Cutaneous Leishmaniasis: Relative Role of T Cell Subsets

  • Richard Titus
  • Martine Marchand
  • Genevieve Milon
  • Gilles Marchal
  • Thierry Boon
  • Jacques Louis
Part of the Advances in Experimental Medicine and Biology book series (AEMB, volume 239)

Abstract

Leishmanias are protozoan parasites which are transmitted to their mammalian host by the bite of a sandfly vector (1). Upon entering the host, the flagellated promastigote form of the parasite which is injected by the sandfly is phagocytized by mononuclear phagocytic cells in which it transforms into the aflagellate amastigote form. Following infection of man by Leishmania several different forms of disease can ensue which depend upon the species of Leishmania carried by the sandfly. For example, a cutaneous form of leishmaniasis can be caused by L. major, L. mexicana or L. braziliensis a mucocutaneous form by L. braziliensis and a visceral form by L. donovani In addition, a spectrum of clinical manifestations can be observed in patients suffering from each of these forms of the disease which suggests that the pathologic changes observed in leishmaniasis are due to both the species of the infecting parasite and to the host response to the parasite.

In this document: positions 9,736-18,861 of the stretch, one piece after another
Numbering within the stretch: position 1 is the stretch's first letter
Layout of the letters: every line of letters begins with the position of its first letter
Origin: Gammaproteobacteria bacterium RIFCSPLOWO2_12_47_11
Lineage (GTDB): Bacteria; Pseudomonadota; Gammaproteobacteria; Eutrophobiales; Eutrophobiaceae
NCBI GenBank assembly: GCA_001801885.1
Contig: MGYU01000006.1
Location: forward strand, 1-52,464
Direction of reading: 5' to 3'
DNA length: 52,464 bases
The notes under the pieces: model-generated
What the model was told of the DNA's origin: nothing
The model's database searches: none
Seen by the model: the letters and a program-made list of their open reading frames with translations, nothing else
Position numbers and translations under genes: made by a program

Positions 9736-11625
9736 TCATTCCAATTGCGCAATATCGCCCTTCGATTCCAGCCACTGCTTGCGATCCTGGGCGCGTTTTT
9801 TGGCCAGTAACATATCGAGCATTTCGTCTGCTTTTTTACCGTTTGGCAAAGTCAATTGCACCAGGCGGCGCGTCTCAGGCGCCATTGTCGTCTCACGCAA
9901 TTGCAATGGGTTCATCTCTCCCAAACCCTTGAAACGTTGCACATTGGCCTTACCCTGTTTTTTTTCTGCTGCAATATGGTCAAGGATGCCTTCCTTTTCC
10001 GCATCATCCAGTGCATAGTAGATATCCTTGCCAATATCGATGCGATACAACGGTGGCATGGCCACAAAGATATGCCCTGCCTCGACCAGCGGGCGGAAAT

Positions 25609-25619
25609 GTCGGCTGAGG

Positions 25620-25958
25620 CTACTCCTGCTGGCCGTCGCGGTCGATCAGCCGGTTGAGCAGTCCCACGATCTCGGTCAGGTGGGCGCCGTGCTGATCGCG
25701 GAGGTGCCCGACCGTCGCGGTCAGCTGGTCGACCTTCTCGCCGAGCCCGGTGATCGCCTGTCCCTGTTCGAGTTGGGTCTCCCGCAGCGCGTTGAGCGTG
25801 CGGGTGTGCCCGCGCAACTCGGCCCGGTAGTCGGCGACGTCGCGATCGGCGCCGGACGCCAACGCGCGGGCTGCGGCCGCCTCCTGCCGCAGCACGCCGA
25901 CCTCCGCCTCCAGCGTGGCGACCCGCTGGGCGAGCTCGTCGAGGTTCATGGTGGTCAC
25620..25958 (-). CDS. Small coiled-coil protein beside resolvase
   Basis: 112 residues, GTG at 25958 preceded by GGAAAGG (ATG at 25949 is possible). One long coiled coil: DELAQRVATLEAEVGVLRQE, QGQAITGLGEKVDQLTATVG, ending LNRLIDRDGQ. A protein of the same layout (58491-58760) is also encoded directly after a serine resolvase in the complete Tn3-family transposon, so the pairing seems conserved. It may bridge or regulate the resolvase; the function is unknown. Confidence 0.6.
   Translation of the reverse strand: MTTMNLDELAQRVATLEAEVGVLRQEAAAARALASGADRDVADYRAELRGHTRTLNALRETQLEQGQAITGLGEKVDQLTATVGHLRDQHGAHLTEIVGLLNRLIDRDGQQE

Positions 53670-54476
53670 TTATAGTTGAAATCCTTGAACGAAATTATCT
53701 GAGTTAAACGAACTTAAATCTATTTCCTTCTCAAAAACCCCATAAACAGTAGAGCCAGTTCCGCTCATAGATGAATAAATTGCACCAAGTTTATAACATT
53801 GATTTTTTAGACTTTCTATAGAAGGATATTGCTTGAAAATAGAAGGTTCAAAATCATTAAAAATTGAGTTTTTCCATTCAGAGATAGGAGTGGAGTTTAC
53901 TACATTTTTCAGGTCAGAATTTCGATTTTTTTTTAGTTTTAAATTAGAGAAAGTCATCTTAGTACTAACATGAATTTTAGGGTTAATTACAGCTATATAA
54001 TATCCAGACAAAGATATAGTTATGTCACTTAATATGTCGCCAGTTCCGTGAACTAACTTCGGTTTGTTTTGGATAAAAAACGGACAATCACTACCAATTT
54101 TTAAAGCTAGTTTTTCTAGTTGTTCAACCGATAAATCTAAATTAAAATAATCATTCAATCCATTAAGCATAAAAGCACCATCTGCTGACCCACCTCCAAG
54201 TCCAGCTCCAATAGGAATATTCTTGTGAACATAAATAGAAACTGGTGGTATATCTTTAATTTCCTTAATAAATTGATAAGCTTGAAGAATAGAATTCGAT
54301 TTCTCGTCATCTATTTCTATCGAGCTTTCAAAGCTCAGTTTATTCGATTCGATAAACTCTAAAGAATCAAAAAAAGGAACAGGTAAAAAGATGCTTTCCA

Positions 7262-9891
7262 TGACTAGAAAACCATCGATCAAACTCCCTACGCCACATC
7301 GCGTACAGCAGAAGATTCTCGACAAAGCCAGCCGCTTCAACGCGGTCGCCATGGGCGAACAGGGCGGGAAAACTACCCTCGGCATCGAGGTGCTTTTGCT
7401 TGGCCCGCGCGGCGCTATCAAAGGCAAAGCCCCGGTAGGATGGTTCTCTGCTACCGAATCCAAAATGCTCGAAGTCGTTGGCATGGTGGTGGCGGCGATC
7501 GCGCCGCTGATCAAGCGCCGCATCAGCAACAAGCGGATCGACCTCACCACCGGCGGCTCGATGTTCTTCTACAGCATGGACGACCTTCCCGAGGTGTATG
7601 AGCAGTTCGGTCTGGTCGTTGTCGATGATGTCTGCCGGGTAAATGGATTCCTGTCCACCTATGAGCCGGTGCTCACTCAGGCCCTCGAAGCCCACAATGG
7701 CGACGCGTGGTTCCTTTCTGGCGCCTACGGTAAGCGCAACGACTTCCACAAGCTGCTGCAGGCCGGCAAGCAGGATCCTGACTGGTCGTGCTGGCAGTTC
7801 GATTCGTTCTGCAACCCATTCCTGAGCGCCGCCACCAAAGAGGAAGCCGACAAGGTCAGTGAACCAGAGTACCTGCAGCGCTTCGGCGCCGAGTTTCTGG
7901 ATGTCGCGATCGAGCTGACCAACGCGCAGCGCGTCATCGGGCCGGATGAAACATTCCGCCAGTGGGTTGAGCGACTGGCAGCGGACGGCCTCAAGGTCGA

Keywords

Cutaneous Leishmaniasis Surface Phenotype Lesion Progression Cell Deficient Mouse Major Histocompatibility Antigen 
These keywords were added by machine and not by the authors. This process is experimental and the keywords may be updated as the learning algorithm improves.

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Copyright information

© Springer Science+Business Media New York 1988

Authors and Affiliations

  • Richard Titus
    • 1
    • 2
    • 3
    • 4
  • Martine Marchand
    • 1
    • 2
    • 3
    • 4
  • Genevieve Milon
    • 1
    • 2
    • 3
    • 4
  • Gilles Marchal
    • 1
    • 2
    • 3
    • 4
  • Thierry Boon
    • 1
    • 2
    • 3
    • 4
  • Jacques Louis
    • 1
    • 2
    • 3
    • 4
  1. 1.Harvard Medical SchoolBostonUSA
  2. 2.International Institute of Cellular and Molecular PathologyBrusselsBelgium
  3. 3.Unite d’Immunophysiologie CellulaireInstitut PasteurParisFrance
  4. 4.World Health Organization, Immunology Research and Training CenterInstitute of BiochemistryEpalingesSwitzerland

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